Earth and Planetary Sciences ETDs

Publication Date



To help assess the applicability of shallow electrical resistivity measurements in New Mexico, two diverse areas in northwestern New Mexico were chosen as electrical resistivity survey sites: Volcano Cliffs and Warm Springs.

Volcano Cliffs, 15 km northwest of Albuquerque, is an area of Pleistocene volcanic activity which manifested itself in cinder cones and basalt flows. At Volcano Cliffs five different electrode configurations were employed to test the horizontality and derive the thicknesses and resistivities of the three geoelectric units present. All electrode configurations yielded reliable results. The ambiguities presented by the principle of equivalence were successfully treated. The first geoelectric unit, comprising aeolian sediments, alluvium and basalt boulders, was found to have a resistivity ranging from 35 to 110 ohm-m. The second geoelectric unit, a basalt flow, was found to have a resistivity of 2850 ohm-m. The third geoelectric unit, the Upper Buff Formation, has resistivities ranging from 90 to 160 ohm-m. The thicknesses obtained by the electrical method differ somewhat from those of well logs. The difference is attributed to real differences (different locations) and to the graded geoelectric boundary between the first two units.

At Warm Springs, approximately 22 km northwest of San Ysidro, an artesian well brings water with a temperature of 41 ° Cat the point of discharge to the surface and produces a thermal anomaly in the surrounding alluvium. A temperature probe survey was made in conjunction with shallow resistivity surveys. The temperature survey defined a zone of saturation within 2.5 m of the well. In this highly conductive environment, the Schlumberger array was found to be unreliable due to the limited sensitivity of the equipment used. The Wenner results agree with the probe survey in defining the zone of saturation and the distance at which the temperature effect of the well is negligible. A method of estimating the formation factor and the depth of exploration was tried but found unreliable, due to scatter in the data. The scatter was attributed to the geometrical problem of having the straight survey line cross the nearly circular temperature contours and the non-static water conditions of the area near the well. A porosity estimate of 40 percent was obtained from Archie's Law, but the error associated with this estimate is large.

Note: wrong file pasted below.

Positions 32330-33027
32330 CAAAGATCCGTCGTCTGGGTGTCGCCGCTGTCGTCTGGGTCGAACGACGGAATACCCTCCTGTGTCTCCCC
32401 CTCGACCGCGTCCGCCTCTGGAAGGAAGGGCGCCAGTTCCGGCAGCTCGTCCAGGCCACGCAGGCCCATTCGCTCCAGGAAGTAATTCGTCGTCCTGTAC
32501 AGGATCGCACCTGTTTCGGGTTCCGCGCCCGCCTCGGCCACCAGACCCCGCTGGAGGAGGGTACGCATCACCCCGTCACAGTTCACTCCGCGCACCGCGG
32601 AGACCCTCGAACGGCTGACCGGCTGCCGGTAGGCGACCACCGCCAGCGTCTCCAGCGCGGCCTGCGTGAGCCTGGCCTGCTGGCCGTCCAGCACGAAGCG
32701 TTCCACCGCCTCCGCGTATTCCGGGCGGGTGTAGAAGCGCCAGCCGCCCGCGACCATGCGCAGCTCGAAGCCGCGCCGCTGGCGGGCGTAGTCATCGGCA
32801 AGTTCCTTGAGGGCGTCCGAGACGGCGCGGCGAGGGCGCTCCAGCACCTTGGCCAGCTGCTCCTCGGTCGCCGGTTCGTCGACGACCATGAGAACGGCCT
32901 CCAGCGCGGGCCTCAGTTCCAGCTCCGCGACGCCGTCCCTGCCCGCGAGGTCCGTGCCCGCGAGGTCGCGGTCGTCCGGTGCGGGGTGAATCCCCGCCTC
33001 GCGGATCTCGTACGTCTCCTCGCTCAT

Degree Name

Earth and Planetary Sciences

Level of Degree


Department Name

Department of Earth and Planetary Sciences

First Committee Member (Chair)

George Roger Jiracek

Second Committee Member

Frederick Trauger

Third Committee Member

Sherman Alexander Wengerd



Document Type


Included in

Geology Commons